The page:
UNT Music Library - 385 Matching Results

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Suite pour l'Ange

Description: Recording of Michèle Bokanowski's "Suite pour l'Ange" ("Suite for the Angel"). "L'Ange" was the feature film of Patrick Bokanowski, who was Michèle's husband. She wrote the entire accompanied soundtrack for the film. This recording is a part of that soundtrack. (https://en.wikipedia.org/wiki/Patrick_Bokanowski)
Date: 1980
Creator: Bokanowski, Michèle

Eso silencios

Description: Recording of Coriún Aharonián's "Esos silencios" ("Those silences"). "Esos silencios" are the silences of our daily vital experience of the seventies in almost all Latin America. "We do not desire them, but they surround us always, until we finally succeed in breaking them," Aharonián wrote. It exclusively uses materials of microphonic origin. Some of the sounds have been made with instruments constructed in Guatemala by Joaqu’n Orellana. The decision to bring to life the piece at that historic moment was convergent with the emotional experience that the pricking edges of the delicate drawings by the Argentinian-Uruguayan Mar’a Carmen Portela and the gagged yell of the dramatic paintings by the Uruguayan Hilda Lopez. In Esos silencios there is a will to establish large, apparently static, areas, with latent tensions, in a structure of full hard edges, almost without the concession of transitions.The piece was originally composed in 1978 and was revised in 1981. It was realized in Elac, the studio of Montevideo. The materials of departure have been produced by the author
Date: 1981
Creator: Aharonián, Coriún, 1940-

The silent god

Description: Recording of Mauro Graziani's The silent god. It is a sound processing work, no synthesized sounds are involved. The beginning sound materials are sounds often used in religious rites and ceremonies, hence the title. Sound material includes: Japanese gongs, Tibetan and Chinese bells, Tibetan trumpets, gamelan, Indian and Middle-eastern harp, western organ, aeolian harp, voices. Processing includes filtering, time and/or pitch changing, delays, freezing, cutting, and mixing. The work was realized at the Centro di Sonologia Computazionale" (University of Padova) in 1980, using the IBM 4381 mainframe and the MUSIC360 software for digital sound synthesis.
Date: 1980
Creator: Graziani, Mauro, 1954-

Spattering... A shower

Description: Recording of Robert Rowe's "Spattering... A Shower." This piece of computer music focuses on the organization of sound and the process of adopting the medium of a digital computer to produce music compositions.
Date: 1981
Creator: Rowe, Robert, 1954-


Description: Recording of Patrick Fleury's Stalker, an electroacoustic musical piece. The piece consists primarily of computer generated sounds.
Date: 1982
Creator: Fleury, Patrick

DM VS Metal

Description: Recording of Alain Marchal's DM VS Metal. This piece is divided into 3 long parts of 4, 6 and a half and a half minute(s), connected without silence. It brings together percussion elements from different species, played and worked in time: a) a series of objects that do not belong to the violin making (plates, tubes, metal plates), b) a Jazz drums, c) metal instruments from groups a- and b- played and manipulated in the studio at the same time. This first part starts ppp and quickly reaches fff. The second part is composed of a metal percussion with very long resonance and treated in perpetual glissandi. The dynamics are variable. After a final f when we hear the small percussion in its initial state, the percussion of a- and b- of the first part return ffff.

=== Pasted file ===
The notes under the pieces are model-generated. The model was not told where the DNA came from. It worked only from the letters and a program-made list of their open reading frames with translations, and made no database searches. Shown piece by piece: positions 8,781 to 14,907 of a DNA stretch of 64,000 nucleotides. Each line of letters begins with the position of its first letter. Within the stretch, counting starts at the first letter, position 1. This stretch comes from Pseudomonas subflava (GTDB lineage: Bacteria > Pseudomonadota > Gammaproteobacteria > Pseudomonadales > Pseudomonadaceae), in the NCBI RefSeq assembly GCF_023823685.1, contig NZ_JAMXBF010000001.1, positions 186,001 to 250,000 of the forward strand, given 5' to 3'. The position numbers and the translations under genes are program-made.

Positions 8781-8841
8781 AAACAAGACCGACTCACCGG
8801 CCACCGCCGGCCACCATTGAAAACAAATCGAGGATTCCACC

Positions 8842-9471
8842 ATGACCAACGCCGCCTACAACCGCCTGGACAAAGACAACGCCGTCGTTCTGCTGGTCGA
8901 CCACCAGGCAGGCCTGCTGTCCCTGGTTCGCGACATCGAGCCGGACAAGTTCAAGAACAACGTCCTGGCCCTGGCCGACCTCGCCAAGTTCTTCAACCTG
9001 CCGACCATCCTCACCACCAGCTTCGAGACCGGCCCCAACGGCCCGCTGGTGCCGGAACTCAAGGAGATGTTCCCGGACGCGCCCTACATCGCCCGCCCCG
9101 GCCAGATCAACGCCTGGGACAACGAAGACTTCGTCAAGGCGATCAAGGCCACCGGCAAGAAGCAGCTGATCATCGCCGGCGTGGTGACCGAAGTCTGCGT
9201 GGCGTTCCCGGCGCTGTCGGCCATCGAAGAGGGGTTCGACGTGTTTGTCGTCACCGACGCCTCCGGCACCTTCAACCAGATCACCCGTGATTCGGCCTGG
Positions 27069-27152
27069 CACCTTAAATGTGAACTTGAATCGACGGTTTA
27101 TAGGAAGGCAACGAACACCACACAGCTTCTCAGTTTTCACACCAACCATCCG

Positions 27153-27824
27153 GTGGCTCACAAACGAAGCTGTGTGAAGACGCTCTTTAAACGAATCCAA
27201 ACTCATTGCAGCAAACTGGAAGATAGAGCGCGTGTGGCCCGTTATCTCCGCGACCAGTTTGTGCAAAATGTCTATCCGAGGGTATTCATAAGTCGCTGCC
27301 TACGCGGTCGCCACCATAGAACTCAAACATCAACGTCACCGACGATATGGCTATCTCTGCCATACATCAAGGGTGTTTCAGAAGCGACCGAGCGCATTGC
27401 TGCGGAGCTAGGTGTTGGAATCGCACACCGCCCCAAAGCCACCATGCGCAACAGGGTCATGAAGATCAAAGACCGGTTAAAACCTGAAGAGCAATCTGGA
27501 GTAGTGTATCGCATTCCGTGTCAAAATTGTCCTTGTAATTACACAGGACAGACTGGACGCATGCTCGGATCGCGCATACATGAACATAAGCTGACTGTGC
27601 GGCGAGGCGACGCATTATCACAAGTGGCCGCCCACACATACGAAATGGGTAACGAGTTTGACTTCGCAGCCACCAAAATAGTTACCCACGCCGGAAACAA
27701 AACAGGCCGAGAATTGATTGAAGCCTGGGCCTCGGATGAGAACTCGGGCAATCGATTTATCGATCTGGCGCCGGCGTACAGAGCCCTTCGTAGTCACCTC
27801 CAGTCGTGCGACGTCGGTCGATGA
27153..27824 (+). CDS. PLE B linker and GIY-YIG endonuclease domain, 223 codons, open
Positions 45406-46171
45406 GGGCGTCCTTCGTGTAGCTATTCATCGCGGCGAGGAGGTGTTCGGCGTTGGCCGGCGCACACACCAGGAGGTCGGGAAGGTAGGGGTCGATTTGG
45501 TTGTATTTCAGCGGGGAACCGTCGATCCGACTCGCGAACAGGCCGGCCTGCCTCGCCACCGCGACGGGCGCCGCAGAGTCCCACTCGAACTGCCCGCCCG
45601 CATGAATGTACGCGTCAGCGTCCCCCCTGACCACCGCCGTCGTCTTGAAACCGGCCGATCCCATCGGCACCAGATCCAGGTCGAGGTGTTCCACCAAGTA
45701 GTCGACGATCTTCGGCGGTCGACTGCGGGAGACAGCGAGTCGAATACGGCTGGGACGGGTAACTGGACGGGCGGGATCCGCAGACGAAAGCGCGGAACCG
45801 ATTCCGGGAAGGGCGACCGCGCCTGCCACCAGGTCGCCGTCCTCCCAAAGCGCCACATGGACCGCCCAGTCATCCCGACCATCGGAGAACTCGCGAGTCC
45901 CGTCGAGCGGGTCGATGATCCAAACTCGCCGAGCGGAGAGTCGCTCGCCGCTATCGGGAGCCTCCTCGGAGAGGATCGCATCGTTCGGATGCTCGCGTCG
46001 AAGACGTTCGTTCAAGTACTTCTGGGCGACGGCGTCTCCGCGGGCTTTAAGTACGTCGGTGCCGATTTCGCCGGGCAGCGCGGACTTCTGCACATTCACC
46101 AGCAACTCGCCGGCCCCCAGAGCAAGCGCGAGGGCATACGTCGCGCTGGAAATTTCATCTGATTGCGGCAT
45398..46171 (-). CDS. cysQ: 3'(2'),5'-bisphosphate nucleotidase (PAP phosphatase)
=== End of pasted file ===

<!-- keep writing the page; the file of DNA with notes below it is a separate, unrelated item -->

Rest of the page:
Date: 1982
Creator: Marchal, Alain

The electric sinfonia

Description: Recording of Barton Mac Lean's The Electric Sinfonia. Sound Sources come from a string orchestra and the music for a chamber piano. The basic instrument used is the "FCMI." The expressive range of the ideas of the piece are important, raising the range from an extremely violence to an obsessive beauty. The duality of character is the thread of all the work.
Date: 1982
Creator: McLean, Barton, 1938-

Slow Dance on a Burial Ground

Description: Recording of Stephen Montague's "Slow Dance on a Burial Ground." Inspired by multi-traking and over-dubbling in pop music. Montague plays all various individual parts on folk flutes and log drums, playing at various speeds and other manipulations in an electronic studio to create at virtuosic product, even with modest skills on the instruments. The piece is an exploration in "Romantic minimalism," with its monthematic unfolding of a melody in the dorian mode and static harmony, but also with 18th/19th form influence.
Date: 1983
Creator: Montague, Stephen


Description: Recording of Þorsteinn Hauksson's "Sonata." Hauksson describs this piece as an exploration into the sound world of electronic music. The piece is named Sonata because it's liberal meaning to make sound. The piece was created in May 1980.
Date: 1980
Creator: Þorsteinn Hauksson, 1949-

The difference between a bird

Description: Recording of Peter Plompen's "The difference between a bird" for tape. The piece consists of three parts. The first part was created with a electronic music system. The second part is made with a piano and two microphones. The third part is made with an electronic music system, a piano and a microphone.
Date: 1981
Creator: Plompen, Peter